The Great Hunger in Irish films

Most of us well-fed, often overweight westerners of the high-income MED countries, when we say we are hungry probably mean we have a bit of an appetite or a yearning for our next meal, for something tasty to eat, even when we do not actually need food. Real hunger is something else.

The film Hunger, featuring the Irish-German Michael Fassbender and directed by Steve McQueen in 2008, is a dramatically telling account of how Bobby Sands, the first of ten prisoners held as the saying goes “at her Majesty’s pleasure”, died of hunger during the premiership of the late Dame Margaret Thatcher.

Fassbender’s choice to actually fast and Bobby Sand’s decision to recur to that age-old life-threatening Celtic tradition of hunger-striking as a conscience-shaking form of protest, were both voluntary, unlike the fasting and hunger imposed upon millions of the Irish between 1845 and 1849.

McQueen’s film, which is not for the faint-hearted, traces the tragic fate of one man and his fatal decision. If we imagine Sands-Fassbender multiplied by millions of men, women and children, we may glean a pale notion of what the famine may have been like. However, the cinema can help us wake up to the reality and conjure up some notion, however pale, of the tragedy which traumatically altered the course of Irish history.

Like a city destroyed by the tremors of the earth, Ireland, after the Great Hunger which corrupted the staple diet of millions, was never the same again. Its geography, social tissue, economy and culture “changed utterly “, to borrow the words of W.B.Yeats.

The Irish Famine of the mid nineteenth century is generally known to Irish schoolchildren as “An t-Ocras Mór”, The Great Hunger, which is also the title given to one of the best researched books on the history of the Irish famine published by Mrs Cecil Woodham-Smith, née Fitzgerald, in 1962.

The hunger leading to the deaths of over one million Irish people and the migration of as many more, unlike Fassbender and Sands, was not the outcome of any voluntary, even culpable, act on the part of the people, although several commentators of the times, like Sir Charles Trevelyan, believed that the “indolent Irish” had brought the disaster down on their own heads: “The real evil with which we have to contend is not the physical evil of the Famine but the moral evil of the selfish, perverse and turbulent character of the people”.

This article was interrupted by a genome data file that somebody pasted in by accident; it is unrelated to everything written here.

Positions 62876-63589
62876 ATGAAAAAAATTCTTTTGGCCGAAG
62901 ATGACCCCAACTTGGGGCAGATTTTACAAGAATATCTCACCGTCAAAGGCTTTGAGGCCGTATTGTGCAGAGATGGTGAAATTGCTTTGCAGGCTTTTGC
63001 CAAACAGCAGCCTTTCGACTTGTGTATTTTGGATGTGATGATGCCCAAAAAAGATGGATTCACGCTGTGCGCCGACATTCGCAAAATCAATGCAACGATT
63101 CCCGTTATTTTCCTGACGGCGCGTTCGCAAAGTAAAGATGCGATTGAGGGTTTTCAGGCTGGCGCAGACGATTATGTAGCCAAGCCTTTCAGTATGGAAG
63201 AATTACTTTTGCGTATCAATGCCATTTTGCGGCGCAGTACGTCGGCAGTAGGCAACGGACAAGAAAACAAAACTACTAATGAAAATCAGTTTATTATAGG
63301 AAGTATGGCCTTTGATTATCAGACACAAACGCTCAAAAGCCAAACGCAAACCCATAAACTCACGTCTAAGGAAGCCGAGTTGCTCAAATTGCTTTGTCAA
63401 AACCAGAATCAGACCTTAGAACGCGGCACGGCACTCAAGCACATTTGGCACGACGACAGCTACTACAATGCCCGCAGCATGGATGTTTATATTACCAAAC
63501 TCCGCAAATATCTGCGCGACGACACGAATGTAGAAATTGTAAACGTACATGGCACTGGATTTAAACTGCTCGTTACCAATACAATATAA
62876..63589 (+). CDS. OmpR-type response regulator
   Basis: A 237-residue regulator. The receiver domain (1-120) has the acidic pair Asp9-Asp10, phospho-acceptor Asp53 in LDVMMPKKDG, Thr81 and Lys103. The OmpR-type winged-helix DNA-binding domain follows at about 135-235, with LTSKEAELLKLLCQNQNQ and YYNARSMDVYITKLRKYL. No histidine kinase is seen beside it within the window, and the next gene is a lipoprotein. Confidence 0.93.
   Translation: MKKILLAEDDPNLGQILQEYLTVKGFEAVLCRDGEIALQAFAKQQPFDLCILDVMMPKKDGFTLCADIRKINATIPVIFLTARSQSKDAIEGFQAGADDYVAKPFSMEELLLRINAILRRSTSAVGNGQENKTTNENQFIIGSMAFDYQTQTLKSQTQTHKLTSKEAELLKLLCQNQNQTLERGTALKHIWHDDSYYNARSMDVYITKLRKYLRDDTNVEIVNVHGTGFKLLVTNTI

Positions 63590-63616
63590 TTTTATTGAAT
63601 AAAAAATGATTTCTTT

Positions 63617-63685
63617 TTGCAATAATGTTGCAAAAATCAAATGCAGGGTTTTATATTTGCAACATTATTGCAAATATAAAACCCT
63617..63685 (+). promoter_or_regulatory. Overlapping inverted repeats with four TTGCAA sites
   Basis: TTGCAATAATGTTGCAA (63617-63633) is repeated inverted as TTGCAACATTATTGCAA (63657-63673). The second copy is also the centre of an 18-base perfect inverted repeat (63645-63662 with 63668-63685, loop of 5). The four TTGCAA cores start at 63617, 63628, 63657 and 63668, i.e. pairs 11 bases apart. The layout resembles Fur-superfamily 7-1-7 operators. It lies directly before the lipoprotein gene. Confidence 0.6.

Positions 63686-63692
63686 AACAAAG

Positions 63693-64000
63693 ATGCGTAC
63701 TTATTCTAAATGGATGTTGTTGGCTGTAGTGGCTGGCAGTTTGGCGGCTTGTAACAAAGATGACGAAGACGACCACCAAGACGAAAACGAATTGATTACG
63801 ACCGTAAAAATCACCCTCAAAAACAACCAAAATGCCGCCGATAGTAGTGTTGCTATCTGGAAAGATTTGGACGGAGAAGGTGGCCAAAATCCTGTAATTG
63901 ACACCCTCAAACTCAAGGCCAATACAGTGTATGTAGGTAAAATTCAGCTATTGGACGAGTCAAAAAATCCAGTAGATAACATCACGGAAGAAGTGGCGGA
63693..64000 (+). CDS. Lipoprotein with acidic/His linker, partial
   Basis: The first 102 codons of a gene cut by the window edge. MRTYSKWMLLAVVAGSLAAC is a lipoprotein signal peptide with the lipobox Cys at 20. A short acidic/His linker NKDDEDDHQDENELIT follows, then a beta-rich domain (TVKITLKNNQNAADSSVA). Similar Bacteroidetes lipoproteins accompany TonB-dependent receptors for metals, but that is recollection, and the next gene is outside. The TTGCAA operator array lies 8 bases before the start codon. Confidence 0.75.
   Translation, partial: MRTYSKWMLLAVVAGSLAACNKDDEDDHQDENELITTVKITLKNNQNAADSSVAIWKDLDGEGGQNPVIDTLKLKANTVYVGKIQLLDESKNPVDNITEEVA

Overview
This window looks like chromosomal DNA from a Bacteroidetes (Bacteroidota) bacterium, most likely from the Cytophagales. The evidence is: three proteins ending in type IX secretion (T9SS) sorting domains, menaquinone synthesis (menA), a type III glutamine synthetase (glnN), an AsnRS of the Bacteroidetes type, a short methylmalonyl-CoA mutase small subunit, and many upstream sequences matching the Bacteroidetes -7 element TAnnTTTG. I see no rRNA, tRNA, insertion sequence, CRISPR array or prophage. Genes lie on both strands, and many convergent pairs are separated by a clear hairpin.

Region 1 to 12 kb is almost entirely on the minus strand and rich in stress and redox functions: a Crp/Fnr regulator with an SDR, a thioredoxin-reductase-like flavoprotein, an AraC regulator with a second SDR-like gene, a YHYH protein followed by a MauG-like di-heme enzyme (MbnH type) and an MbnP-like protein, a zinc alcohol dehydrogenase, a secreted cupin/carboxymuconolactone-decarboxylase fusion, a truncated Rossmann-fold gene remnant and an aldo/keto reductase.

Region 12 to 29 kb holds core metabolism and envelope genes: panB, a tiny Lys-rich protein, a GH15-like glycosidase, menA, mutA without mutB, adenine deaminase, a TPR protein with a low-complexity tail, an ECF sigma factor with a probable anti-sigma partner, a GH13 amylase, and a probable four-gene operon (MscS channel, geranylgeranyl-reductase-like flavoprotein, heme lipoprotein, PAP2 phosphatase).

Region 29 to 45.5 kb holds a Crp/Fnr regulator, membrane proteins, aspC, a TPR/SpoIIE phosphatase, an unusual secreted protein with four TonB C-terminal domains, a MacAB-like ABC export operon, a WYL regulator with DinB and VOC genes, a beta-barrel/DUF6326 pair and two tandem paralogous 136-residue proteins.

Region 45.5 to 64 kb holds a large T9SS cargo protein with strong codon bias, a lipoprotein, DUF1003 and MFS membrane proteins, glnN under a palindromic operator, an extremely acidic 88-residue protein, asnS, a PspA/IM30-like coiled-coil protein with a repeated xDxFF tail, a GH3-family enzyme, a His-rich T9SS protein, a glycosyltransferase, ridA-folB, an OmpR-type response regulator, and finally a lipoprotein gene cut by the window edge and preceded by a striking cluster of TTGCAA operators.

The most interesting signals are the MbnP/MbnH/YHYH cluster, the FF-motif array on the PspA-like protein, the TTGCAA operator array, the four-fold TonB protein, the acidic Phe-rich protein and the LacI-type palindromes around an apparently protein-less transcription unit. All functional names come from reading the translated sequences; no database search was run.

The true cause was the economic and political system of the time combined with the fortuitous arrival from across the Atlantic of the potato-corrupting phytophthora infestans, popularly known as “the potato blight” which affected many parts of Europe at the time, but without the devastating effects it had on Ireland.

Two of the three films presented online by the IRISH FILM FESTA Silver Stream this year are about the tragedy of “Na Prátaí Dubha” , the black potatoes. One is a classical documentary called The Hunger: The Story of the Irish Famine, where various scholars, supported by documentary evidence discuss the issues from a historical, political and cultural point of view. It is informative and should help those who wish to know some of the troubling facts behind “An Ocras Mór”, to obtain a clearer picture. What wounds most is the fact that while large sectors of Ireland’s population was dying literally of hunger and of the diseases malnutrition helped to spread, the country was supply the sister isle with food every day during the entire period of the famine.

The second film Arracht (Monster), is an art film in the Irish language, made on a shoestring budget, which describes the monstrosity of famine. Hunger is monstrous. It weakens and devours not only the body and the soul too while gnawing fatally at the weave of social relations, and not only those between the haves and the have-nots, but also between the have-nots themselves. The devastation is lethal; there is no turning back. The monstrous blight rots not only the tubers which large sectors of the island survive on, but it putrefies interpersonal relations leading to monstrous manifestations of violence of all kinds. Despite the horror of the situation, some people manage to be saved and heal some of the wounds created by the monster.

— Kay McCarthy
Musician and teller of the story of Ireland